The Benefits of Group Study—and How to Stay on Task

This article is an excerpt from the Shortform book guide to "A Mind for Numbers" by Barbara Oakley. Shortform has the world's best summaries and analyses of books you should be reading.

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Why should you study in groups? How do you keep the group functional and effective?

Barbara Oakley discusses the benefits of group study when it comes to maximizing your learning. She also offers insights for keeping the group healthy and on task.

Read more to about effective group study.

Effective Group Study

In her book A Mind for Numbers, Oakley discusses the benefits of group study and shares tips to avoid study group dysfunction.

The Benefits of Group Study

Your brain is not very good at catching its own mistakes. Oakley notes that working with a group means you can catch each other’s errors and resolve them more quickly.

Furthermore, different people see the material from different angles. When groups discuss information, Oakley says the conversation acts like a super-diffuse mode of thinking that can connect ideas from different brains. This can generate creative solutions and enhance everyone’s understanding. 

(Shortform note: This advice is echoed by Brown, Roediger, and McDaniel. They recommend collaborative learning and peer reviews as countermeasures against false perceptions and illusions of competence.) 

The benefits of group study include mild stress, which is caused by working in groups. Oakley asserts that practicing what you are learning under mild stress allows you to perform it better under greater stress. 

Stress Exposure Training

Oakley isn’t alone in suggesting that practicing tasks under mild stress helps you to perform in high-stress situations. In fact, this principle underpins“stress exposure training” or “stress inoculation” methods, which claim to help athletes, military personnel, surgeons, and others perform better in stressful situations.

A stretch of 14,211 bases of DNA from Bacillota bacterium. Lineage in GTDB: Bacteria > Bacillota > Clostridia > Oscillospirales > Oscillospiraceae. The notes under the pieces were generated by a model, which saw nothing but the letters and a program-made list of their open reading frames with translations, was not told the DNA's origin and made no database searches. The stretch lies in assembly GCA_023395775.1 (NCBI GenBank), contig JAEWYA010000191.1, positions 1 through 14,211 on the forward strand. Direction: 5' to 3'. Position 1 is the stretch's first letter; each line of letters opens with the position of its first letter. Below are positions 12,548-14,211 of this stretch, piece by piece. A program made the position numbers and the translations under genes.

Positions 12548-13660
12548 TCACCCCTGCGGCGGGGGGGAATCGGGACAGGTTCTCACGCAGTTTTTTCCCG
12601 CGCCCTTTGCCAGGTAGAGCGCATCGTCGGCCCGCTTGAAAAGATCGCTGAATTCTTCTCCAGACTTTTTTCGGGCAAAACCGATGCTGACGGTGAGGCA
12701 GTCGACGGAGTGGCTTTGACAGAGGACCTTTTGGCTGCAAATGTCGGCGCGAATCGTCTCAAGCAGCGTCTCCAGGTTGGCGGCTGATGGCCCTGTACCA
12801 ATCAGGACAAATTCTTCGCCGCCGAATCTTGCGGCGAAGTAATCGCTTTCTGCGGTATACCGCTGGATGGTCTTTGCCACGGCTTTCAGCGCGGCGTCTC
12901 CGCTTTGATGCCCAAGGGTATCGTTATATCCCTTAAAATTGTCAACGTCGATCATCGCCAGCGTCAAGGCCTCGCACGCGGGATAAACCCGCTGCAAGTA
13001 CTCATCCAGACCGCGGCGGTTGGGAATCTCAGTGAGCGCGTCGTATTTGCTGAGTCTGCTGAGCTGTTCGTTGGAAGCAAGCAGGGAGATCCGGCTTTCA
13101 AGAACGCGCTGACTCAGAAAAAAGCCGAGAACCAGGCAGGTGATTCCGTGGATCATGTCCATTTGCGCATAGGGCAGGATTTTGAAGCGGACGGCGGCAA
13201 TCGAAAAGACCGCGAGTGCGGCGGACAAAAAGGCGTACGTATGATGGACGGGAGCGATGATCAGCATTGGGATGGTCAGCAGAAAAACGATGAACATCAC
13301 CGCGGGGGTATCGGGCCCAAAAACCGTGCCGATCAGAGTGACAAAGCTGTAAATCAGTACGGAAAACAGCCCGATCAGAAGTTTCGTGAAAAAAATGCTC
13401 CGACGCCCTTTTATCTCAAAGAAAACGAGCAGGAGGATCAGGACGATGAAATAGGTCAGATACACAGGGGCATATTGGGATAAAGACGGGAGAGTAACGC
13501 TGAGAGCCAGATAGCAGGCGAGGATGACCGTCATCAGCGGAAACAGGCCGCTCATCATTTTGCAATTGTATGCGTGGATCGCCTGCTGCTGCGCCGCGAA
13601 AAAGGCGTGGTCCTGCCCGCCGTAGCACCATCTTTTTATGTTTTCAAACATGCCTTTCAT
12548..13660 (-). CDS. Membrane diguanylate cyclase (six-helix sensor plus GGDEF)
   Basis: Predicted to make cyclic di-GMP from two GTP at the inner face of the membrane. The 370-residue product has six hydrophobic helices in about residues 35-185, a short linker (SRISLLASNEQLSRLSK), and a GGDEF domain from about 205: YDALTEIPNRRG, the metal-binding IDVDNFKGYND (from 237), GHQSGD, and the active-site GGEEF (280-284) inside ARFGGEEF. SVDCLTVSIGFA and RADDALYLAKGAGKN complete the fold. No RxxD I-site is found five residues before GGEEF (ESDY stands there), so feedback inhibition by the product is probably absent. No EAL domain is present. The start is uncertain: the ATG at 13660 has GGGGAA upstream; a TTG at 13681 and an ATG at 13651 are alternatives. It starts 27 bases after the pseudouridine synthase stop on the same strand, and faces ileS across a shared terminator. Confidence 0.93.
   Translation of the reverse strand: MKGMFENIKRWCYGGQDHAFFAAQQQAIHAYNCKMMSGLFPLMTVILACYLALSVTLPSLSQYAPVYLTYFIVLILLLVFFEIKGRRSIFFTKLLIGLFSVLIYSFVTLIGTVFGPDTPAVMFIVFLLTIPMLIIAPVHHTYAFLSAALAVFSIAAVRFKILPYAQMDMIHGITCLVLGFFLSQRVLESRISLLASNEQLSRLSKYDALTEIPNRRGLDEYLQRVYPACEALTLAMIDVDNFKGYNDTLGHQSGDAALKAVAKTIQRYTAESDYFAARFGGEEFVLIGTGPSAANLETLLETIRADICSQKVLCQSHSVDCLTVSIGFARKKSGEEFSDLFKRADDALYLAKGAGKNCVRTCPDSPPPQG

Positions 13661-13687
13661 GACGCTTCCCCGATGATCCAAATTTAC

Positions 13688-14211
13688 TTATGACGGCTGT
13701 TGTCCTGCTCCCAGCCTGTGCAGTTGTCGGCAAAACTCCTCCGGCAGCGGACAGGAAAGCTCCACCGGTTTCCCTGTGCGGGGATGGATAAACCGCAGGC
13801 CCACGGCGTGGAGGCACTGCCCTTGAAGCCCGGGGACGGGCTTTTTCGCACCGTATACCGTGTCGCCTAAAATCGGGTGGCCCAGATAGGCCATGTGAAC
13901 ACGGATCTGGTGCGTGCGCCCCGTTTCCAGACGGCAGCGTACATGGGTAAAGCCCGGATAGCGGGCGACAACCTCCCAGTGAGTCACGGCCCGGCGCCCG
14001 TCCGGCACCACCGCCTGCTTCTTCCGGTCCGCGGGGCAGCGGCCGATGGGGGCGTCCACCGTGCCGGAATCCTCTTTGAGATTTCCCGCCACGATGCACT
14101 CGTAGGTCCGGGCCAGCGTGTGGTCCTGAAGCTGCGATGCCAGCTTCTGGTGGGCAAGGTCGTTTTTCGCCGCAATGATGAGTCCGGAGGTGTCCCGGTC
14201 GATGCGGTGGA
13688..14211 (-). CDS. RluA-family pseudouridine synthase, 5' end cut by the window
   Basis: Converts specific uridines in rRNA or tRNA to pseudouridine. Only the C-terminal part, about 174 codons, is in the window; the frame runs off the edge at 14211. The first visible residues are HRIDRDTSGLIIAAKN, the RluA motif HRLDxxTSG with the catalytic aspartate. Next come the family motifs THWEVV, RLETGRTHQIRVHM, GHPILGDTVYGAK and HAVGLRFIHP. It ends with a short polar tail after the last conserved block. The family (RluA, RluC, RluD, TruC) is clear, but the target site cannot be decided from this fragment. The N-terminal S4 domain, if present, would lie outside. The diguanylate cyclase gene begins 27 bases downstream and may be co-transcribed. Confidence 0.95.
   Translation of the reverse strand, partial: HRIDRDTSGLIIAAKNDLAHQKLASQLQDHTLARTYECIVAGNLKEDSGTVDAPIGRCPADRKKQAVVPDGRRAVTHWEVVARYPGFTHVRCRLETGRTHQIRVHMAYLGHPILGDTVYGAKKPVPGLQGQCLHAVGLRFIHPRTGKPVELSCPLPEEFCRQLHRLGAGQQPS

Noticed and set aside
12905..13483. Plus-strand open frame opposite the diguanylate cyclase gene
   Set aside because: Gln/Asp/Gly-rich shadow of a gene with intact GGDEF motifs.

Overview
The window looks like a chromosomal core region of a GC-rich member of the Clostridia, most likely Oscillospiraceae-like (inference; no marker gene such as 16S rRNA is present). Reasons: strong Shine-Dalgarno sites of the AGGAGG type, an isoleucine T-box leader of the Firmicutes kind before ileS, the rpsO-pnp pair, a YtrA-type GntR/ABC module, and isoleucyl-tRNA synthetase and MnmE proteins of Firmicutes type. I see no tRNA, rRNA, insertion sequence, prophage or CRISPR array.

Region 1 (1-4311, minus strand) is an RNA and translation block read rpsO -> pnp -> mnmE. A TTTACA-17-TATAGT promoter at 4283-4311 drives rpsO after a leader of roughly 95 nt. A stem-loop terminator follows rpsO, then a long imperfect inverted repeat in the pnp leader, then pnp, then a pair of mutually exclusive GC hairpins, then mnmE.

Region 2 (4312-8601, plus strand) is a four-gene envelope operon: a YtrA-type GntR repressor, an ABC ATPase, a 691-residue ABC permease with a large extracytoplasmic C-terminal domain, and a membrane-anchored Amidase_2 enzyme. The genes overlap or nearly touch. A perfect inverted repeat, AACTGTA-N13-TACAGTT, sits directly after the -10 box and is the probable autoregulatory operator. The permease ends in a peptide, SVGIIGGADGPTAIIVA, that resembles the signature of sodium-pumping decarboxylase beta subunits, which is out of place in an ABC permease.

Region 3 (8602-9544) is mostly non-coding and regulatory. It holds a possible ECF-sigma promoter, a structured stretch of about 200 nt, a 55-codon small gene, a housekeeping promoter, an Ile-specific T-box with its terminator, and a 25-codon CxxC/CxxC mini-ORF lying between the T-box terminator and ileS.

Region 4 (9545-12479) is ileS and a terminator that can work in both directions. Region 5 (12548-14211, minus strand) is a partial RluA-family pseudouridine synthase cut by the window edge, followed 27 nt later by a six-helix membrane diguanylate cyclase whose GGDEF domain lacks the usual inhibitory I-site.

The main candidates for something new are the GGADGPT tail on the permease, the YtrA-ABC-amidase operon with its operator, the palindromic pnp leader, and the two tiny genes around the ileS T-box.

Formal stress exposure training is usually a three-phase program: First, instructors teach you about the psychological and physiological effects of stress. Then, they teach you coping mechanisms to deal with the stress in the situations you are likely to encounter. Finally, they try to simulate the stressful situation in question so you can practice under realistic conditions.

Research into and commentary on stress exposure has focused almost exclusively on these formal training programs, rather than everyday situations in which stress exposure may be applicable. This makes Oakley’s recommendation of practicing mild, informal forms of stress inoculation (such as doing homework in a study group, or timing yourself with the Pomodoro technique) relatively original.

Avoiding Study Group Dysfunction

In addition to sharing some of the benefits of group study, Oakley also provides tips for keeping a group functional. She asserts that, for study groups to be effective, the group must stay on task. She warns you to watch out for the symptoms of a dysfunctional study group:

  • People arrive late or come unprepared.
  • Conversation frequently drifts off-topic; people are socializing instead of studying.
  • Focus shifts from the material to the people, creating a “safe environment” where people don’t criticize each other’s work, and thus don’t catch each other’s mistakes.
  • You find yourself watching other people solve problems instead of participating in the solution process.